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What if These People Chose to Be Homeless?

Updated on May 19, 2016
Starbucks on the corner of the Capitol Square.
Starbucks on the corner of the Capitol Square.

She’s standing there on the corner in front of Starbucks. She’s obviously drunk, or hung-over. There is something wrong with her eye. She's rubbing it quite a lot. Maybe she is not trying to cry. Crying just may help her case as she picks and chooses passerby to stop and ask for money. I have seen this lady before. She’s been homeless for quite sometime.

During my last stay in the Salvation Army she was there. Rank of liquor, her breath was easily smelt from feet away. She wouldn’t bathe there. She wouldn’t even make her own pallet to sleep on.

“I don’t need all that shit.” She remarked to me, voice heavily laden with pride and malice at my audacity to still treat myself like a diva.

It wasn’t easy to ignore her. She is loud, obnoxious, and mean when she is sober and frustrated from not having a drink. Or maybe she had had a few drinks, not enough to be drunk, but enough to be persistent in her criticisms and verbal abuse.

She is not alone with her character among the homeless. Just the other day I succumbed to an argument at the County Building where I sleep. It was appalling to me that the woman was so belligerent that she begged the responding officers to be put in jail.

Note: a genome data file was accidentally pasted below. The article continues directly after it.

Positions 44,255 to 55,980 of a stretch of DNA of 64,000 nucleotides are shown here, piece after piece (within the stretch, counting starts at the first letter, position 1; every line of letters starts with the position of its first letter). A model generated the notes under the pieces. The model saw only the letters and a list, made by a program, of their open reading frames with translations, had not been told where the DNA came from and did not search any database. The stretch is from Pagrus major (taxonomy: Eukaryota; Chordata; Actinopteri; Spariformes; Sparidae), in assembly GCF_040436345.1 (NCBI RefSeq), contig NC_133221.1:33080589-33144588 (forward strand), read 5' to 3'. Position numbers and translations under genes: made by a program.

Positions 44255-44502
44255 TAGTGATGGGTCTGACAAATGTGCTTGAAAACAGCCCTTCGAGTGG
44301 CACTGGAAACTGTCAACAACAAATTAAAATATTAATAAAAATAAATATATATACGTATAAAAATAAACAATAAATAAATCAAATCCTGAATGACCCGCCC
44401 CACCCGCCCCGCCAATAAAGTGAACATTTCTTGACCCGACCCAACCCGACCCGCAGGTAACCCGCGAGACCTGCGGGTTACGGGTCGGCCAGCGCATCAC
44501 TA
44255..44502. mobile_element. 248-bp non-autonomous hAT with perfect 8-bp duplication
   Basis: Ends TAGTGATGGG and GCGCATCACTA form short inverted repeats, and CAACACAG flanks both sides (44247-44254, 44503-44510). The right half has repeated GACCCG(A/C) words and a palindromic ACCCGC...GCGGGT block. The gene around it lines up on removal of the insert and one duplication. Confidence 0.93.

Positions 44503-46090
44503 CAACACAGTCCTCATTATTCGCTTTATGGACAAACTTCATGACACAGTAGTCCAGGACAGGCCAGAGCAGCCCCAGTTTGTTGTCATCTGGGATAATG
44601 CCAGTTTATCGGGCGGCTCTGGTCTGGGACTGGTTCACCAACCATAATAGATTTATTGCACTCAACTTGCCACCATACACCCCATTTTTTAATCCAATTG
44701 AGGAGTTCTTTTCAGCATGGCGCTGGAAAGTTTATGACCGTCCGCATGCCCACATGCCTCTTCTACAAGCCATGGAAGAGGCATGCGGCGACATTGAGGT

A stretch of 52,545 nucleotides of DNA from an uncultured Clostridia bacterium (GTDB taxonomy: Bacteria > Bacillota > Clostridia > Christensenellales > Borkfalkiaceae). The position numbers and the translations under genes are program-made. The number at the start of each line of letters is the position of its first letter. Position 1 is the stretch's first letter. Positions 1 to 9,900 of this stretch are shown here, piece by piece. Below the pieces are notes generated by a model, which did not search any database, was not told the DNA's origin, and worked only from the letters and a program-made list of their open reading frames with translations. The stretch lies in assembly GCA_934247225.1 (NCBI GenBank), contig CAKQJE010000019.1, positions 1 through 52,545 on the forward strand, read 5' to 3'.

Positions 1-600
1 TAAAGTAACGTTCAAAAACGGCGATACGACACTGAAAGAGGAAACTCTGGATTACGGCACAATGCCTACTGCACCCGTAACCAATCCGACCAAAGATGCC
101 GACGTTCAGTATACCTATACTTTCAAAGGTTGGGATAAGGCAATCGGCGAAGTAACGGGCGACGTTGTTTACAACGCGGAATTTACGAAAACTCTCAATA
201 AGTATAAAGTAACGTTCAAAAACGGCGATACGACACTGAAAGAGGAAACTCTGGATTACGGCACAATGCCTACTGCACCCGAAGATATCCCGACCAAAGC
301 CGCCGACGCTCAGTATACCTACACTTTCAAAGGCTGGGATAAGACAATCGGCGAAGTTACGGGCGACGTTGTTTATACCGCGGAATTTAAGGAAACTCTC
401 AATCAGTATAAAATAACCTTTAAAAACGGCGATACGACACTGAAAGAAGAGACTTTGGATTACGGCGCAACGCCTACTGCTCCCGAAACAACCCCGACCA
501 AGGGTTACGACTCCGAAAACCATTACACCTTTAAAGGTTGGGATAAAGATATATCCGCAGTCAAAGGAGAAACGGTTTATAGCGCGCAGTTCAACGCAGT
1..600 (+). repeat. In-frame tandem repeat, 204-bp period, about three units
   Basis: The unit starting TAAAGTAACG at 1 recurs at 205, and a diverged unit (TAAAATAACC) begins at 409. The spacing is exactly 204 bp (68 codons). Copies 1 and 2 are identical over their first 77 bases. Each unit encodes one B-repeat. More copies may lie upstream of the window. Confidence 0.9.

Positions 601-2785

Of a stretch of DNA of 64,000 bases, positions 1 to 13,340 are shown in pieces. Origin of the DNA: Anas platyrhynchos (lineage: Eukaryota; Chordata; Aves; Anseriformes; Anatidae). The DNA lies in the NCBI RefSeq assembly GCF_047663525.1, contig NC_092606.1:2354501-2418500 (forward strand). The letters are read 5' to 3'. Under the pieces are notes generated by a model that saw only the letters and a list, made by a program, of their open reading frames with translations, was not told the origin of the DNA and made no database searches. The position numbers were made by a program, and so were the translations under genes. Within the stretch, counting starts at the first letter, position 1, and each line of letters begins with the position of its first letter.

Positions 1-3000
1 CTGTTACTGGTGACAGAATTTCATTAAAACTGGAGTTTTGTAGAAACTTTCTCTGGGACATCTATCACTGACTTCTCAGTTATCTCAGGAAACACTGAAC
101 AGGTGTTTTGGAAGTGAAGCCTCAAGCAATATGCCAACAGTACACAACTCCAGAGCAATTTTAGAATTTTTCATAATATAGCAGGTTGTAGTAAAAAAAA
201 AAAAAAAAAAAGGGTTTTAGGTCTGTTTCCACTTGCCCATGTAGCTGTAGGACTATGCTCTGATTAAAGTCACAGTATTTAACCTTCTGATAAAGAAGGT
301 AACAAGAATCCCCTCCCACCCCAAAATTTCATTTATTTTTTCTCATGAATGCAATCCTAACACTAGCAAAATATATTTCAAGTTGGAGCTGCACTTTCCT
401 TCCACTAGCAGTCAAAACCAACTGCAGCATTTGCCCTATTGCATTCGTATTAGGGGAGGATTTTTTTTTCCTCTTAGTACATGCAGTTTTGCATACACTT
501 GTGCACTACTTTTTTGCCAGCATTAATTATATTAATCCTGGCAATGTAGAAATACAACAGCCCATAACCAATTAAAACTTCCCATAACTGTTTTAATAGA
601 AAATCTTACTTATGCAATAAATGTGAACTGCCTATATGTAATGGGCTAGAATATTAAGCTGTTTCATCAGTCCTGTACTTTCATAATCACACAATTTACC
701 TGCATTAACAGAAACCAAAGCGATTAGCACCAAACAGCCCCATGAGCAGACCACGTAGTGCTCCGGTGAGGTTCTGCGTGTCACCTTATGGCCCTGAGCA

My compassion for these people runs thin.

The building that used to house the post office in my hometown.
The building that used to house the post office in my hometown.

Looking Back At Homelessness

When I was a girl I held fast to my mother’s hand as we crossed a busy street to reach the post office in my hometown. There, nestled soundly asleep on a landing of the many steps of the white concrete building, was a dirty old man with white hair.

“Mommy I want to give him money.” I stated, reaching into the pocket of my corduroy skirt for the dollar I had brought for a soda and snack.

“He has plenty of money, baby. He chooses to live this way.” My mother gently explained.

“Why?” Was the question I asked then, and I ask the same question today.

Reasons for homelessness are complex. Poverty, addictions, mental illness, threat of violence and poor physical health often contribute to a person’s inability to maintain housing. …Reasons given for seeking emergency shelter vary by sub-population:

The preceding excerpt is from a PDF found on the City of Madison webpage. The city displays data in its 2012 Annual Report on Homeless Served in Dane County from as early as 1997. General consensus as to why they are homeless from each sub-population is characteristically similar; “low or no income,” “violence or threat of violence,” and “conflicts with family or peers.”

Families make up the majority of the homeless population at forty-two percent. Homeless men come in at forty percent. The single women population is small but the gap in helpful services is greatly felt. I am certain that if I had children I would receive better help.